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A white wedding dress isn't just for virgins anymore.

Vanessa has a problem; actually, she has several, but they're all related to one thing: Vanessa is getting married in a few months, and naturally, she wants everything to be perfect. The problem is that her sister, Sandra, has decided to get married, too, and this is the source of Vanessa's grief.

Vanessa is an anachronism, a throwback to a bygone era that featured bizarre concepts like morality and chastity. This poor child actually believed what they told her at church--that men and women should save themselves for marriage and that sexuality was a gift from God to be shared between a husband and a wife.

"We were all brought up that way, all my friends and my sisters," explains Vanessa. "We all had quinceñeras where we promised God that we'd stay virgins until we got married. I decided to stick to my promise. But if they didn't, it's their life; it's their body; it's their decision. If they want to have sex with all kinds of guys before they get married, that's between them and God."

And it's probably also between them and the makers of Valtrex.

"What I don't like," Vanessa continues, "is the hypocrisy."

See, Vanessa wants to get married in white. She thinks, according to what she was taught growing up, she's earned it. But Sandra, who has been living with her boyfriend, off and on, for the past three years and has a 1-year-old kid with him (maybe; at press time, the paternity is still somewhat unsettled between her current boyfriend and a previous one--plus a one-night stand thrown in for bad measure), also wants to wear white at her wedding. In fact, Sandra wants the two of them to buy and wear identical white wedding gowns. Sandra, too, thinks she has earned it, because she and her current boyfriend have "been together almost three years and we have a son and that really means a lot."

Not having watched The Maury Povich Show for a while, I'm not sure if the proper riposte is, "You selfish, ignorant scuz!" or "You raggedy ho'!"

(This column only pertains to what goes on in the Catholic Church. I have little knowledge of, nor would I presume to discuss, such matters as they pertain to other religions or to people who have no religion.)

Vanessa understands that virginity is out of fashion, even among many Catholics, and has been for quite a while. However, surveys show that fully a third of all of today's teenage girls remain virgins through high school and into college, and the majority of that group remains so until marriage. (While they are fewer in number than the girls, a significant percentage of guys also put off having sex until marriage for religious reasons.) Furthermore, those numbers are increasing, reversing a sharp downward trend that began with the sexual revolution of the 1960s.

Vanessa knows that contraception and reproductive rights have changed the sexual landscape, but it really doesn't matter to her. "This is what my church taught me. And my parents and grandparents reinforced the church's teachings. But I see so many people who are just the worst Catholics. Why even be part of a church if you're going to pick and choose which commandments to follow and what part of the theology you're going to believe in? You'll have girls who get pregnant and when you ask them why they didn't use protection, they'll say, 'The Catholic Church doesn't believe in it.'

"Well, the Catholic Church doesn't believe in premarital sex, either, so why'd you do that?"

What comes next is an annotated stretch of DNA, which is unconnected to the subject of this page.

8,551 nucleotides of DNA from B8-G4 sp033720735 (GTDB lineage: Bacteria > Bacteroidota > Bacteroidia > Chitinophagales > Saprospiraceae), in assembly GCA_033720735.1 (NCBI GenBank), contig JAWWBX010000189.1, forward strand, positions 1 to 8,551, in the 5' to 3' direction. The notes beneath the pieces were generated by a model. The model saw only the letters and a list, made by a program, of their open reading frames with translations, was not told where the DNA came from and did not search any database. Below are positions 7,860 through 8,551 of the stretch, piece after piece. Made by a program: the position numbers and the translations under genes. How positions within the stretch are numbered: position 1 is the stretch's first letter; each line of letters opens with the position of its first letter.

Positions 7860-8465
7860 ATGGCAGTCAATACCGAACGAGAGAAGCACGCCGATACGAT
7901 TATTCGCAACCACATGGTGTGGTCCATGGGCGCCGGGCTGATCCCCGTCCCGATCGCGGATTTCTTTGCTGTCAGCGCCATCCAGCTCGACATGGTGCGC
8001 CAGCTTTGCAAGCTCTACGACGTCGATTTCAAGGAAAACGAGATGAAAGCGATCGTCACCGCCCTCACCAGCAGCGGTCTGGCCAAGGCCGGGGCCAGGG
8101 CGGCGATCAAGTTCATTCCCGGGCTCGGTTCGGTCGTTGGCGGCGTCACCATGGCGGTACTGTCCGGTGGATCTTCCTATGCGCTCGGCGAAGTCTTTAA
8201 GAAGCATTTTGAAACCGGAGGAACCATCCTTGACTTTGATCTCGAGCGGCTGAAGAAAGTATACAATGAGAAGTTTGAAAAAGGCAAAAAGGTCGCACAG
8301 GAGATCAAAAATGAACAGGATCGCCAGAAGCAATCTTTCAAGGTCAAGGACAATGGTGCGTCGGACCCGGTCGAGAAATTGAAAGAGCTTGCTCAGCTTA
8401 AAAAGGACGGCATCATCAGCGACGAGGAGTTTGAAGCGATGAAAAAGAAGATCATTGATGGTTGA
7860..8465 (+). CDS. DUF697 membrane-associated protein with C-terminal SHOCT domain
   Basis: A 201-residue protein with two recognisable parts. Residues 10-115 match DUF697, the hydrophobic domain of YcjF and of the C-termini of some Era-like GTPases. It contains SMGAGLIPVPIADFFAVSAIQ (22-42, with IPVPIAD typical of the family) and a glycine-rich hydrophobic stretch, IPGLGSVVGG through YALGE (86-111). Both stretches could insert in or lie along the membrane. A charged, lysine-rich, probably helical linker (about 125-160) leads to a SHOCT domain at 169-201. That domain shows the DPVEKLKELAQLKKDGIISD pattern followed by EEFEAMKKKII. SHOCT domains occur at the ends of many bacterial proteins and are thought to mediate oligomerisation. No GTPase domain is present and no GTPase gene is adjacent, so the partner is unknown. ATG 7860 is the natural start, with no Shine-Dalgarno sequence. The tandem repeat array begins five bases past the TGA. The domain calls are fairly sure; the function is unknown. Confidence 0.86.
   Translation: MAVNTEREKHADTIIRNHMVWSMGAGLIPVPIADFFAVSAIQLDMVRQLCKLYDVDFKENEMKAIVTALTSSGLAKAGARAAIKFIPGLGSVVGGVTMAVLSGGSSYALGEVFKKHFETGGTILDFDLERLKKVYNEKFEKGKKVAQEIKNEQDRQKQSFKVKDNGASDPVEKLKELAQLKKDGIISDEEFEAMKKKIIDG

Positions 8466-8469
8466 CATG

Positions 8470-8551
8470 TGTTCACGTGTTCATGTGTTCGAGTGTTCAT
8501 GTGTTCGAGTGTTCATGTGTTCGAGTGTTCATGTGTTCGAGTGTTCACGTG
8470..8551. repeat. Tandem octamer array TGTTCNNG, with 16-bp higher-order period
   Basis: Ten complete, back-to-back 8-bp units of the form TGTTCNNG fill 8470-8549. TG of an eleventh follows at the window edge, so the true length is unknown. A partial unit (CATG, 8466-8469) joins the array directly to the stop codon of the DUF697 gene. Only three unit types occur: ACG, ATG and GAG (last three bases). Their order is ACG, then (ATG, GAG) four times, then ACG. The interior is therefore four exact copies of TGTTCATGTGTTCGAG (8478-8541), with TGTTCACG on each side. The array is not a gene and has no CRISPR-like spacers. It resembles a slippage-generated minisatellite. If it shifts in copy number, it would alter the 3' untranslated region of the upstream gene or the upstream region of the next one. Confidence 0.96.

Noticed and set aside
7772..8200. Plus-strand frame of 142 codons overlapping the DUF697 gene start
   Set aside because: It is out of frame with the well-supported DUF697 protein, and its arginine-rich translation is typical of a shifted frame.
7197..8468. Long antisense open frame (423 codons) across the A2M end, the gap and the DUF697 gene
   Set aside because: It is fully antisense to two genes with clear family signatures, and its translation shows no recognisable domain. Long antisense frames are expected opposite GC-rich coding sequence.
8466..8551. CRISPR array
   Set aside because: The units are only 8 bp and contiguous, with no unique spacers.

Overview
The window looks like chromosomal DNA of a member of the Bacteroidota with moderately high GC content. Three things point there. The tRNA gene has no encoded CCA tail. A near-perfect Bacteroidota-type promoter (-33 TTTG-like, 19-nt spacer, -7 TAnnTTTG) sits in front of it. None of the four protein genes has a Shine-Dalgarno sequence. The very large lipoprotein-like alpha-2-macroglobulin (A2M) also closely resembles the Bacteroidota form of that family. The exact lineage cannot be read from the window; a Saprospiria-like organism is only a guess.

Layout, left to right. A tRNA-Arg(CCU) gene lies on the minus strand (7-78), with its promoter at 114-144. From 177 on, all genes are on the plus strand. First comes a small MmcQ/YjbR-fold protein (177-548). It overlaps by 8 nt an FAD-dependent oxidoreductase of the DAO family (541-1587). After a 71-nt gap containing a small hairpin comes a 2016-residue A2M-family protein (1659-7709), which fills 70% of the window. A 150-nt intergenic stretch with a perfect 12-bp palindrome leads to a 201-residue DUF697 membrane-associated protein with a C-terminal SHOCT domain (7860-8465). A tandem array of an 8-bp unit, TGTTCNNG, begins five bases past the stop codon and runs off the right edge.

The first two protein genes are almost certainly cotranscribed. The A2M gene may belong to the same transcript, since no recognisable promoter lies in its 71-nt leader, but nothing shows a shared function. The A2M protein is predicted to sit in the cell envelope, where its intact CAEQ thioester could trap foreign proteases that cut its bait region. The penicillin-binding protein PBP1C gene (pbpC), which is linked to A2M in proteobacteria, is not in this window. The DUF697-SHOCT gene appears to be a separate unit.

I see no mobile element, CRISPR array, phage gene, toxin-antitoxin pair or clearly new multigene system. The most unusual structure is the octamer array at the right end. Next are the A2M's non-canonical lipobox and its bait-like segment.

Her frustration pours forth. "If you think you're adult enough to have sex, be adult enough to (own up to) your actions. Why pretend to be a virgin if you've chosen not to be? Then they wear a white wedding gown like they're going to get away with lying to God. That's certainly getting your marriage off to a good start."

The Catholic Church, for its part, is leaving Vanessa hanging out to dry on this one. In many ways, my church has become something of a bad joke; it's really no wonder that the Mel Gibson crackpot wing of the church is beginning to look pretty attractive to some long-time Catholics.

Back in the day, the church stood for decency, chastity, good works and personal responsibility. Nowadays it stands for ... oh, I don't know, rehab for drunks and sexual deviants.

I grew up in a church where you got dressed up for mass because you were going to the house of God. And, if by some misfortune, you got there after the mass had started, you didn't enter the building. These days, people show up whenever they want wearing whatever they want and the church just shrugs. I'm surprised they haven't started handing out door prizes.

Vanessa is just going to have to stand firm in her unwillingness to share her most holy day with her unholy sister. As for the white dress, I told her I'd check with the church.

According to Diocese of Tucson spokesman Fred Allison, the virgin/white dress connection is more of a cultural thing. It's big with Hispanics and Italians and the Irish, but, surprisingly, the Catholic Church doesn't have an official policy on it. Apparently, anybody can wear white.

"But isn't white the color of purity for the Church?" I asked.

"Actually," he said, "white is not the color of purity. It's the color of ... fun."

Yes, he said, "fun!" Does that mean that Sandra, who has lived her life according to the old Was (Not Was) song that goes, "Everybody took a piece o' Anytime Lisa," is more deserving of wearing white than her sister because Sandra's had more ... FUN?

I'm sorry, Vanessa. Apparently, that whole virgin/white dress thing is just a long-running hoax. But I think you should wear white, anyway. God will know you did the right thing.

Plus, look at all the money you've saved by not having to buy Valtrex.

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